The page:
Things to do in Jamaica

Things to do in  Jamaica

The island with a reggae beat

Waterfalls, mountains, palm-lined sands, reggae, and buzzing resorts: Jamaica is a paradise for beach-, party-, and adventure-seekers. When you’re not on sandy Seven Mile or Turtle Beach, grab yourself some of the best things to do in Jamaica on multi-stop day trips from resorts like Montego Bay and Ocho Rios. Visit Dunn’s River Falls and the Blue Lagoon, watch Rick’s Café cliff-divers, and enjoy river rafting, ziplining, snorkeling, party cruises, shopping, and Blue Mountain hikes. Slower-tempo attractions include the capital, Kingston, plantation houses, rum distilleries, and Bob Marley’s hometown of Nine Mile.

Top 15 attractions in Jamaica

Dunn's River Falls

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Dunn's River Falls is a spectacular White River waterfall near Ocho Rios in Jamaica, where cold mountain water cascades 1,000 feet (300 meters) down naturally terraced steps. Those interested in geology will be fascinated with the way the world-famous falls renew themselves via regular deposits of calcium carbonate and sodium, while movie buffs will recognize them from films such as Dr. No and Cocktail.More

Blue Hole

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The Blue Hole—alternatively known as the Cool Blue Hole, Secret Falls, or Island Gully—is a natural limestone sinkhole near Ocho Rios. A deep cavern within the tropical mountains of Jamaica, the Blue Hole gets its name from the deep azure hue of the water. Travelers visit to swim, cliff dive, and make their way through the lush rain forest to Secret Falls.More

Rick's Café

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High on the cliffs outside Negril, Rick’s Cafe is one of Jamaica’s most enduring institutions. Negril was a sleepy fishing village when Rick’s opened in 1974, and travelers and locals alike still make a pilgrimage to the restaurant and bar for strong cocktails, tasty Jamaican dishes, death-defying cliff divers, and sunset viewing parties.More

Club Mobay Departure Lounge

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Start your Montego Bay vacation as soon as you get off the plane at Club Mobay, and then linger in island vibes until the minute you board your flight back home. This luxury lounge in Montego Bay’s Sangster International Airport combines professional services with Jamaican hospitality, making your airport experience part of your vacation.More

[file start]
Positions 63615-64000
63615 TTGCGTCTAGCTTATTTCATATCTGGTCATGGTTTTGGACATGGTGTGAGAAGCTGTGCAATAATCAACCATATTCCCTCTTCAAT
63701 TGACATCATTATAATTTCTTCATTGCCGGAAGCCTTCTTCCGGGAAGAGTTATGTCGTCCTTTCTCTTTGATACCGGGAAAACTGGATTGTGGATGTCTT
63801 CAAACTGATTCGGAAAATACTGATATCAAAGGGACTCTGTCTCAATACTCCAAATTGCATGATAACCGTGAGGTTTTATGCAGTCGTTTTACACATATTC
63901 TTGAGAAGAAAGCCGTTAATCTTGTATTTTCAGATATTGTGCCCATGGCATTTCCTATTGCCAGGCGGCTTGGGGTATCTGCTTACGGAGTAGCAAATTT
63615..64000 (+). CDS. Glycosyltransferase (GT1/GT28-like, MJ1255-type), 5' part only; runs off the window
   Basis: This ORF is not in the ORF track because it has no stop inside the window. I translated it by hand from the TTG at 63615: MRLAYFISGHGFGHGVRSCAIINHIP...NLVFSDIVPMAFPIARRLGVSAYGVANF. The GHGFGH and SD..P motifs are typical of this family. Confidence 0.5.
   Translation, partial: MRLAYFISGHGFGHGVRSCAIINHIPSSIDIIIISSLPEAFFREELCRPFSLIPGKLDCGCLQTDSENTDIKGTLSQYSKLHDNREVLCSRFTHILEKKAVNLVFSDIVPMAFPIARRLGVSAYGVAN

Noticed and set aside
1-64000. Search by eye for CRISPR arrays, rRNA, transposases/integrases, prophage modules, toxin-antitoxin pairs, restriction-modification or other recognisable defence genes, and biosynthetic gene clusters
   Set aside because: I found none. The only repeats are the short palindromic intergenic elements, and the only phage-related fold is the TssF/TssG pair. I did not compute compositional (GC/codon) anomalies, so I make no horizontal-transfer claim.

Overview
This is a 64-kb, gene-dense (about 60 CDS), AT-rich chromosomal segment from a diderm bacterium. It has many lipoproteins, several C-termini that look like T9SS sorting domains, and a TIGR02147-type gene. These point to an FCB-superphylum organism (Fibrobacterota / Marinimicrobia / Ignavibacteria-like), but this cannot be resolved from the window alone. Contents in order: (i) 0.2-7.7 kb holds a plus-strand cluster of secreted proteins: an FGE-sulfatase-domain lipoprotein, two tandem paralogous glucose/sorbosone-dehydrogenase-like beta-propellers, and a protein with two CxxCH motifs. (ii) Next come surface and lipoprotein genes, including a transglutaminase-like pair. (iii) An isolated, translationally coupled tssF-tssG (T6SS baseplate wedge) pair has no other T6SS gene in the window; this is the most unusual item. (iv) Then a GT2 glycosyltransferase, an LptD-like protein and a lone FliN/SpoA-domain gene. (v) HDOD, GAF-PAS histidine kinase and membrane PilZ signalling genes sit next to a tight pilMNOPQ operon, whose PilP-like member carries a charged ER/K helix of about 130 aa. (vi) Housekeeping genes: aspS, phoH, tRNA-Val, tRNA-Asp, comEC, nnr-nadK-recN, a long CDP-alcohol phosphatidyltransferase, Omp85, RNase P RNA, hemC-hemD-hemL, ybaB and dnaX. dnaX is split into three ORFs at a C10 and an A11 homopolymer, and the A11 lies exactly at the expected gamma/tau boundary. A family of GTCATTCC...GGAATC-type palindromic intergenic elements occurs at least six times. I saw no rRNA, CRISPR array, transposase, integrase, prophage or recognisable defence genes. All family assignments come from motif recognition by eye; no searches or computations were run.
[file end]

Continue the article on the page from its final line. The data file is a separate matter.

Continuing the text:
Appleton Estate

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Largely regarded as one of Jamaica’s best rum distilleries, the Appleton Estate has been producing the liquor since 1749. With its sprawling sugarcane plantations and facilities, the estate covers an 11,000-acre (4,452-hectare) plot and makes about 10 million liters of rum per year.More

Greenwood Great House

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Take a walk through a unique piece of history with a tour of the magnificent hilltop Greenwood Great House. A national landmark, the house was built in the late 1700s by Richard Barrett, a cousin of poet Elizabeth Barrett-Browning, whose family was among Jamaica’s original colonial settlers.More

Bob Marley Museum

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Housed in the former home and recording studio of reggae king Bob Marley, this museum is among the most popular attractions in all of Jamaica. Here you can see Marley’s gold and platinum records, articles of his clothing, and his favorite guitar still resting beside his bed, as well as reminders of a 1976 attempt on his life.More

Martha Brae River

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Winding 20 miles (32 kilometers) through Jamaica’s tropical inland rain forests, the turquoise Martha Brae River is an essential stop for nature lovers traveling in this Caribbean country. Visit for a quick rafting trip or take advantage of its privileged position close to other natural attractions and diverse wildlife during your Jamaica vacation.More

Hip Strip (Gloucester Avenue)

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Buzzing with activity and music day and night, the Hip Strip is the beating heart of Montego Bay. This stretch of Gloucester Avenue—between Aquasol Theme Park and the airport—is the epicenter of tourism entertainment, where the town’s most popular shops, nightclubs, restaurants, bars, and beach hangouts pulsate with fun-seeking travelers.More

Rose Hall Great House

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The Rose Hall Great House is a grand estate built in the late 18th century in Montego Bay, Jamaica. One of the area’s most popular historic attractions, the Georgian mansion is the centerpiece of a 650-acre (263-hectare) plantation that is most notable for its famous occupant, Annie Palmer—better known as the White Witch of Rose Hall.More

Bob Marley's Nine Mile

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A visit to Nine Mile, a sleepy town high in the Jamaican mountains of St. Ann Parish, is a must for die-hard Bob Marley fans. Home to the birthplace, house, and mausoleum of the legendary king of reggae, Nine Mile offers visitors insight into Bob Marley’s everyday life and his music, and a deeper understanding of his roots.More

Devon House

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The 19th-century Devon House is a Georgian-style home once owned by George Stiebel, Jamaica’s first black millionaire. Rooms furnished with Caribbean antiques still retain original features; highlights include an English chandelier in the ballroom. Located in Kingston, the 11-acre (4-hectare) estate now has shops, art boutiques, and cafés.More